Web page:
The Mother of all Jobs

As I am perusing the brochures arriving in the mail from the universities my third and youngest son has applied to, I cannot help but feel that my job as a mother is very quickly becoming obsolete. I have been committed to this job for over 25 years now, and although the interview process was slow and stressful, (check out my book about this subject G9P3A3) once I knew the job was mine, there was no looking back.  The years have truly flown by, with the high points and low points all blended together in my memory, representing an amazing opportunity I am extremely grateful for.

I believe that the job of being a mother is the most important as well as the most difficult job a woman can ever have.  This may seem like an old-fashioned, anti-feminist, and sexist statement, but it is one made in genuine respect for all mothers, including those within the animal kingdom.  Mothers, like the offspring they bear, come in all shapes, sizes, colors and species.  A pregnant female takes on the mental and physical responsibility to nurture, grow, love, provide for and protect her children, an important job for many years.

Of course, some mothers have a much easier job than others. Things like age, IQ, location, financial and marital status, as well as level of education can all influence their individual job descriptions and performance levels.  The best part is that although being a mother can be a difficult job, it can also be the most rewarding job.  Fortunately, the conditions mentioned that make the job easier or more difficult do not necessarily have any affect on the level of success achieved.  Introducing a happy, content, respectful, emotionally and socially stable adult to the world is a reward beyond comparison, one that all the money in the world cannot purchase.

Despite an expected reduction in my job’s responsibilities coming soon, I hope to stay on as a senior consultant and advisor for many years to come.

37 thoughts on “The Mother of all Jobs

  1. I moved away from home a little less than two years ago as did my younger brother a few months after me, a double-whammy for my parents. My youngest brother is still home, but in just a year or two, my mom will experience the same things. Even though she isn’t with me, she will always be my mom, the woman I turn to for advice or to share stuff with, even if we don’t see eye-to-eye sometimes. So even though some responsibilities may be reduced for you as your children take on more, the role you have as their mother never comes to an end. Being a mother is the best job there is and one that is truly never obsolete.

  2. I love this and can totally asocciated with you, my son will be off to Uni in September and a few tears, will I am sure be shed. I still have my youngest shes 13 but a mothers job is priceless. The day I became a mother was the day I knew my real purpose here on earth.
    Beautiful piece. x 🙂

  3. Yey, lorieb! Thank you for such a heartfelt post. It really resonated with me as the mom of 2 teenage kids, and your sentiments on motherhood were so beautifully written. Looking forward to seeing more! 🙂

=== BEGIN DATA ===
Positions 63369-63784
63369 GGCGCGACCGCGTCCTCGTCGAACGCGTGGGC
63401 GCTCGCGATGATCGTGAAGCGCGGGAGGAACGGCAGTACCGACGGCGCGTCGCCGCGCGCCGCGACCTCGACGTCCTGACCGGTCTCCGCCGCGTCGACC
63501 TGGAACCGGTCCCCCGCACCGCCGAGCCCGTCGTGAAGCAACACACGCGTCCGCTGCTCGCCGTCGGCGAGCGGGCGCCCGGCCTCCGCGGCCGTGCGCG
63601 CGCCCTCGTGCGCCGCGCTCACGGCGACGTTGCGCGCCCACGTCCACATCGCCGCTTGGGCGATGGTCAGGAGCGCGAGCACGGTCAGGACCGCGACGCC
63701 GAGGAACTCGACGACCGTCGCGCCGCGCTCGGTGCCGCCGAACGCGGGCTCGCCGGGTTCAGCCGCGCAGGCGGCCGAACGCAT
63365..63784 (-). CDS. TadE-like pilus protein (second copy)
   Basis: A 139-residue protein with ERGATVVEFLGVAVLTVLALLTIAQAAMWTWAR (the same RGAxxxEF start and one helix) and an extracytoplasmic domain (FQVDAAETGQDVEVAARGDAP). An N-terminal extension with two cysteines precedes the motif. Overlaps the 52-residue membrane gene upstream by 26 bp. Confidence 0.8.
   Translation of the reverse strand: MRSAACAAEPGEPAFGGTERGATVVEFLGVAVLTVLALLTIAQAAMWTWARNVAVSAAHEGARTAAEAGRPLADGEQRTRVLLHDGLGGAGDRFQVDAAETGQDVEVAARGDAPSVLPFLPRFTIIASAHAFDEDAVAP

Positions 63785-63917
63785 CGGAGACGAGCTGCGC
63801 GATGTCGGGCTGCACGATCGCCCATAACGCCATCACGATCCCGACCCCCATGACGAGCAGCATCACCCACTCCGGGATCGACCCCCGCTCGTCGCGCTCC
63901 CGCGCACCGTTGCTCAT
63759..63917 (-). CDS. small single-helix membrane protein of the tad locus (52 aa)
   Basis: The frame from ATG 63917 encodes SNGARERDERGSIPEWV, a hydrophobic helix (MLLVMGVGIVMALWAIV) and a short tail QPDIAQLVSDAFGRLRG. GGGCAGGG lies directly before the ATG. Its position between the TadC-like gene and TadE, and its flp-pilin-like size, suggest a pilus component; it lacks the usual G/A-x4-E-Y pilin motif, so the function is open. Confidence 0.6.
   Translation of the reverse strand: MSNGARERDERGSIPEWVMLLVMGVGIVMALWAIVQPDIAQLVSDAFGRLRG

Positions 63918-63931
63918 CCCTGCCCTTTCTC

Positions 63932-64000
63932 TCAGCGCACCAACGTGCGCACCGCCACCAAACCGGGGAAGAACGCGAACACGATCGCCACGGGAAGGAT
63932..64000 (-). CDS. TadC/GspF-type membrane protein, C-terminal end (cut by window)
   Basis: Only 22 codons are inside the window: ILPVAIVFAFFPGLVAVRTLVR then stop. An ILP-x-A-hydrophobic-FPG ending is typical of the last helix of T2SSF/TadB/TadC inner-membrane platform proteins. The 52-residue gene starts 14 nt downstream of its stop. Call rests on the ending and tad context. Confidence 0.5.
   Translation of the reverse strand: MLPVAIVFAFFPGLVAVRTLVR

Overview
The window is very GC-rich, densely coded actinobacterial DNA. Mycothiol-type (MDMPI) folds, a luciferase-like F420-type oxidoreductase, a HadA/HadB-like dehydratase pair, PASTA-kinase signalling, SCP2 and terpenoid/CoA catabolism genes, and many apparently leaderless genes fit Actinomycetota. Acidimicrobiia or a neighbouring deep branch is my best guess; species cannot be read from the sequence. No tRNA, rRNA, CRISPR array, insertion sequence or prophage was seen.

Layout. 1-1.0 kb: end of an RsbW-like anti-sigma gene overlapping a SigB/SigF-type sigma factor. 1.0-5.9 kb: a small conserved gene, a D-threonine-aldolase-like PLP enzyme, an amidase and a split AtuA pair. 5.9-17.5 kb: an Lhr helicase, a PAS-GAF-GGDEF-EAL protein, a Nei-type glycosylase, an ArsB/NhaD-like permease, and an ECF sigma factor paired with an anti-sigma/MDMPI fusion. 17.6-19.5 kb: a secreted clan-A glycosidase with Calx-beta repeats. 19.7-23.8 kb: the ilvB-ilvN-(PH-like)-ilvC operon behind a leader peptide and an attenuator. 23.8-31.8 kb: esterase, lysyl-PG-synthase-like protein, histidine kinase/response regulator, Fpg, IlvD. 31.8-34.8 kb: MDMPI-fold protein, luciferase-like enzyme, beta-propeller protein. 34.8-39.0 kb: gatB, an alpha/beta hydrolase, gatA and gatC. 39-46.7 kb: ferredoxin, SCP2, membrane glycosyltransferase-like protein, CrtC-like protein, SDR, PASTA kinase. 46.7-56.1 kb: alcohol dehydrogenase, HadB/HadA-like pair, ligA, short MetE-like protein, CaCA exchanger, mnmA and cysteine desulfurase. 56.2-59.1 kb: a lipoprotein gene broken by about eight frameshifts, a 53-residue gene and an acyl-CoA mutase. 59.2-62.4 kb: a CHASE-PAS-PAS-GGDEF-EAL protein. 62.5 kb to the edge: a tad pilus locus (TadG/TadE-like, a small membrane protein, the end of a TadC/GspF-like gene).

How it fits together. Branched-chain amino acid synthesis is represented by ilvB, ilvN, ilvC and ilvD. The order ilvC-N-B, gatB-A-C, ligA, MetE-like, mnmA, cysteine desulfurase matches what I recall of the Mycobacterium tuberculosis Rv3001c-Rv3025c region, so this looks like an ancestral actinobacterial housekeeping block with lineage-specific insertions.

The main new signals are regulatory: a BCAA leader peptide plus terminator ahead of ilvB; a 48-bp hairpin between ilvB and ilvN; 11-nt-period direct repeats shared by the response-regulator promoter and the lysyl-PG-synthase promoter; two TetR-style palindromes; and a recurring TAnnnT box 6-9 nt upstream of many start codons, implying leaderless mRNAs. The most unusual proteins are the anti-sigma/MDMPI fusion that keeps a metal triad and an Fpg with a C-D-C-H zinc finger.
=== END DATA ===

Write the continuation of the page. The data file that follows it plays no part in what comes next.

4. Congrats, on achieving such high level of accomplishment on your job as a mom, your job has just transition to a new level as you mentioned Senior Advisor/consultant. Mothers and the job they do are at the very foundation of existence and development of society as Abraham Lincoln said: all that I am and all that I ever hope to become I owe it to my mother.

  5. Lori – I have 3 teenagers- two 17 year old sons (not twins, one is adopted) and a daughter about to turn 16. Last week, colleges started sending them TONS of applications. My heart skips a beat every time I see one of those envelopes. I want them to grow up, but I also want to hold them tight to my heart.

    I completely empathize with you, and love your take on motherhood.

    Remember —
    “A ship in harbor is safe, but that is not what ships are made for.” – John Shedd

    Thank you for sharing with us!

  6. It is certainly a privilege (or should be seen as one) to be able to stay at home with ones children. However, we do what we have to do to make the family unit work. I was lucky to be able to work part time when my children were young!

  7. I worked part-time when I could and my kids turned out okay, but my biggest issue was that I missed most of the fun of their growing up. Being a nurse, most of my shifts were evening and nights. I finally got a day job and loved it! By that time the boys were all in school. It was perfect. About 1-2 years later, we had to move–11 hours away. I was almost going to divorce hubby just to keep my job! 🙂

  8. i was really lucky too, worked part time when they were young with a lot of flexibility to get to their school and sports activities, volunteer with field trips etc

  9. This is a situation that I am on the rim of. I absolutely love a multi-generational home. I think that there are many advantages of growing up surrounded my several generations of people who love and guide you. My son is still living with me and I love that but I know his career will take him in the not to distant future to “The Big City”. I am OK with that, sort of, I know he is prepared and he knows he is loved. And, every child knows Mom is only a phone call away. That is the best part. Our children grow and follow their dreams but we always will be Mom.

  10. As much as I sometimes rant about the intrusion that technology is in our lives there is nothing better than answering a phone and hearing a familiar voice say “Hi Mom”. Have a wonderful weekend. I look forward to more of your posts.

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